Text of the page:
7. Forgetting about (or fighting) existing features and elements
As you start the landscape design process, it is important to consider what you are working with. This might be an area prone to flooding or a particularly rocky patch of ground. It might be a slope at the back of your property or large trees or areas that never get sun. Your property is unique, and you need to consider its unique features when designing your landscape.
8. Neglecting your views
If you have existing views that you would like to continue to enjoy, you need to plan your landscape design around them. Frame or accentuate the views you love while limiting or blocking less-attractive views. You may also want to look for potential views. For example, if you shortened a fence or trimmed trees, could you unveil a nice view?
You also need to consider the views from inside your house. While designing the outside, you need to think about how things are going to look from inside. Make sure your views from main floor windows and upstairs windows or balconies will be visually appealing.
9. Not planning for irrigation zones
Save water and make sure your plants thrive by planning out your irrigation zones. Group plants and trees together according to how much water they need so that you do not end up planting succulents in the same irrigation zone as tropical plants.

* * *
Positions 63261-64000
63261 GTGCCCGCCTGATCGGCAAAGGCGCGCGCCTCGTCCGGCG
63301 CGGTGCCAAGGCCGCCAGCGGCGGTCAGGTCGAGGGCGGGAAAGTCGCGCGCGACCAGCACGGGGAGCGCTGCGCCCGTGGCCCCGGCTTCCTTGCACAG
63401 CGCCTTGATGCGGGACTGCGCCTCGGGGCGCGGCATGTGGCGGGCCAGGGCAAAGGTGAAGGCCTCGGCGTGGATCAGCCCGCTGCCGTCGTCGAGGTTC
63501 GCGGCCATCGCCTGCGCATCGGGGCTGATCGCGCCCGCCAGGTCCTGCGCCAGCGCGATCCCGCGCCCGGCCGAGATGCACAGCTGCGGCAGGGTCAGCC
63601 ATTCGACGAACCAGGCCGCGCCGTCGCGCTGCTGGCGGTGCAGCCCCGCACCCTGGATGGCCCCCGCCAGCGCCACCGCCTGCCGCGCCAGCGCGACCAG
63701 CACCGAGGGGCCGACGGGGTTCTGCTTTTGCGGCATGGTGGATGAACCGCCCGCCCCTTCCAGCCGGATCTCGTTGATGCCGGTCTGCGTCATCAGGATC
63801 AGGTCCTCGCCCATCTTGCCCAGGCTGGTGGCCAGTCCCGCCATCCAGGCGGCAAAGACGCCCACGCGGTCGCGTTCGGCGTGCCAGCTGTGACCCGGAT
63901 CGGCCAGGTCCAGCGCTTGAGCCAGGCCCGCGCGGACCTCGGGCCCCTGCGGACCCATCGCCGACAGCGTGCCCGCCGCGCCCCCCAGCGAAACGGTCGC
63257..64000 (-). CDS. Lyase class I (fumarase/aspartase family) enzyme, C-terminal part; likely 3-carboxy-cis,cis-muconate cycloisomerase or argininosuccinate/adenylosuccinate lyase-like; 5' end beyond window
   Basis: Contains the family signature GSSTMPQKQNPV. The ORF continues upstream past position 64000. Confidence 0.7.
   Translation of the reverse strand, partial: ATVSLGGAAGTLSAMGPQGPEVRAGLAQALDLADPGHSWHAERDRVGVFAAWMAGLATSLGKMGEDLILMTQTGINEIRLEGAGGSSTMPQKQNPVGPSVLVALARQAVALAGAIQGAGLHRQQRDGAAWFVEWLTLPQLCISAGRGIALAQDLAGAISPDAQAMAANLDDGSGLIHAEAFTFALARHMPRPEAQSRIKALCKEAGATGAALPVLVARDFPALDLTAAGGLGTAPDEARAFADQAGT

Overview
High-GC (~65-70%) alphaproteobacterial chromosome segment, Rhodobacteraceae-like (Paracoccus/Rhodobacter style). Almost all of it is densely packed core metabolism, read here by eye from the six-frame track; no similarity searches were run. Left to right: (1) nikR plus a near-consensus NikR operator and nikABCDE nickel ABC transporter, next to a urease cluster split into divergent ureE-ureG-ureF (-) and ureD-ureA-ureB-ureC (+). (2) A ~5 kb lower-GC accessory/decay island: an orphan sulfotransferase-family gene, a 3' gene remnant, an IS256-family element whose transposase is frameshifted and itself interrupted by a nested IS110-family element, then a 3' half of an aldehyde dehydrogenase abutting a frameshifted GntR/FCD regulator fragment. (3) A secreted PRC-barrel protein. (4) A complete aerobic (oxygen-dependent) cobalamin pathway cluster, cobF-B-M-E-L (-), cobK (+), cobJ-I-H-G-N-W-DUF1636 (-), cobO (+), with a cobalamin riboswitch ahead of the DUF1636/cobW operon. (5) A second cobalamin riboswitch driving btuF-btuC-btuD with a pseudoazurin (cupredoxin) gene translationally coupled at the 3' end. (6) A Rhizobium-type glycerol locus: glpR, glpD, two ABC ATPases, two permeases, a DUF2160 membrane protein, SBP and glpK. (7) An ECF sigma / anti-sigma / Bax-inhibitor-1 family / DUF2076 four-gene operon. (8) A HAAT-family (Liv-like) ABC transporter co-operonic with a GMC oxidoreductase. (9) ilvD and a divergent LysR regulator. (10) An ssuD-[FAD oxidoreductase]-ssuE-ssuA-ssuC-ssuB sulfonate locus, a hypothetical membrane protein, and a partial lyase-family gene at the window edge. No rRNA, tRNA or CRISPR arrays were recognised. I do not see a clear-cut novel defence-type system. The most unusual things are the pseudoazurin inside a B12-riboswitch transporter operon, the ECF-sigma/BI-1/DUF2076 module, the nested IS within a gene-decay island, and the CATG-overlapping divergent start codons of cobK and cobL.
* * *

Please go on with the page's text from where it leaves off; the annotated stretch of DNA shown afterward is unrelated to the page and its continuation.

10. Not considering the mature size or root system of plants, bushes, and trees
Avoid planting trees too close to foundations and fences, and make sure the plants and bushes you choose will mature to a size that works for your design. Skipping this important step will lead to future issues when tree roots are damaging the foundation of your house or you are constantly trying to trim back shrubs that are taking over your pathways and patios.
11. Not including enough outdoor lighting
When you are not a professional landscape designer, it is easy to misjudge how much outdoor lighting you need and where it should be located. It can also be difficult to know how to combine different types of landscape lights, such as uplights and downlights, to keep your yard looking just as beautiful after dark. Make sure your lighting design provides plenty of light for pathways and work areas, and avoid areas that are too bright or too dark to achieve a balanced aesthetic.
Landscape Design Resources
To help get you started, here are some landscape design resources where you can learn important terms and get lots of helpful tips:
How to Plan a Landscape Design
36 Landscape Design Terms You Need to Know
How to Design Landscape Lighting
If you are rethinking taking this on as a DIY project and think it might be better to hire a professional, Install-It-Direct offers professional landscape design services. Or, if you have your design and just need help installing it, we can help with that too.
Find out more about landscape design services here, or contact us to schedule a free, on-site consultation to discuss your project.